This time last year Whovians were enjoying the exploits of the Doctor as he just met the personification of his beloved TARDIS in ‘The Doctor’s Wife’ and his ganger in ‘The Rebel Flesh.’ This year, however, we’ve have to wait much longer than we’re used to and some fans are wondering what show runner Steven Moffat had in mind with the delay.
In an interview with Digital Spy, Moffat addressed the thought process for the scheduling delay. Although he doesn’t completely admit that the decision was his to make us wait, he does agree with the move:
“I don’t know, on this occasion, that the thinking particularly came from me, actually. I’ve always been open to anything that shakes [the series] up. I think that decision actually came from the BBC.”
“But I’ve been well up for anything that we can do to shake up the transmission pattern, the way we deliver it to the audience and how long we make the audience wait, simply because that makes Doctor Who an event piece.”
Moffat believes that making the fans wait for the start of season 7 would only enhance the viewing experience akin to feeding a starving man:
“The more Doctor Who becomes a perennial, the faster it starts to die. You’ve got to shake it up; you’ve got to keep people on edge and wondering when it will come back. “Sherlock is the prime example, as far as that goes. Sherlock almost exists on starving its audience. By the time it came back this year, Sherlock was like a rock star re-entering the building!
So keeping Doctor Who as an event, and never making people feel, ‘Oh, it’s lovely, reliable old Doctor Who – it’ll be on about this time, at that time of year’. Once you start to do that, just slowly, it becomes like any much-loved ornament in your house – ultimately invisible. And I don’t want that to ever be the case.”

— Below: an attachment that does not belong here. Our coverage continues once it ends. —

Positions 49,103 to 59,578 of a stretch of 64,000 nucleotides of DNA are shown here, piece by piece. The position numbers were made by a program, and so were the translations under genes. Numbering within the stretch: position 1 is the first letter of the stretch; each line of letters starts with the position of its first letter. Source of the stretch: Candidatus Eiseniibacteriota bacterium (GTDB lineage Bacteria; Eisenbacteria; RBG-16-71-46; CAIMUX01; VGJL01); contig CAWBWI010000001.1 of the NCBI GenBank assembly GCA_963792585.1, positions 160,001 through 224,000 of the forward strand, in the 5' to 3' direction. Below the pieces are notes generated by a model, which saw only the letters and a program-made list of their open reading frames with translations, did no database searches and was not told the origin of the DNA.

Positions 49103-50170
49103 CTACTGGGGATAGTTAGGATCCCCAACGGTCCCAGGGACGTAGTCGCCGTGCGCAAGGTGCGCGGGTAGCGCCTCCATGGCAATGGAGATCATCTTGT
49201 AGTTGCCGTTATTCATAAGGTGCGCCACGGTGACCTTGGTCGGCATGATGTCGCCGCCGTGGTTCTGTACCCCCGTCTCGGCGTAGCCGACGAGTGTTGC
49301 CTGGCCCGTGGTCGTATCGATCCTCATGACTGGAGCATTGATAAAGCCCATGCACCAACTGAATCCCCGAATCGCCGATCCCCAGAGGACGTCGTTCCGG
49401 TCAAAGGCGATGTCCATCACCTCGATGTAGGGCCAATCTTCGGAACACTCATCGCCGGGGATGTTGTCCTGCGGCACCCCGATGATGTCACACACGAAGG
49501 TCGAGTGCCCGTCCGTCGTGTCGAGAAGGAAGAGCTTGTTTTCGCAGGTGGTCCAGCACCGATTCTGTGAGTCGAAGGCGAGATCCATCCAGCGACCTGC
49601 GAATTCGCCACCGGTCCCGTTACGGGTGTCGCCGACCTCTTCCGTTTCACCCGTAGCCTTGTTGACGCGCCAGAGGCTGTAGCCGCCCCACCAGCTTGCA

This year, we’ll only get to see 5 new episodes culminating with the Amy and Rory’s departure. Then there will be a break before the Christmas episode is aired introducing Jenna Louise Coleman as the new companion. Then sometime in 2013, the last 8 episodes of the series will then air.
Fans have been long debating about the astuteness of this move and many feel the inconsistency of the show’s scheduling may cause a decrease in viewership. The shuffling of the show was one of the reasons for the start of the show’s demise in the 1980’s. Without a doubt, however, when ‘Doctor Who’ does return this fall it will be an event not to miss and I wouldn’t be surprised if the show trended on Twitter on that day.
What do you think of Moffat’s reasoning? Would you rather have ‘Doctor Who’ air at the same time each year or do you think anticipation is a good thing for the show?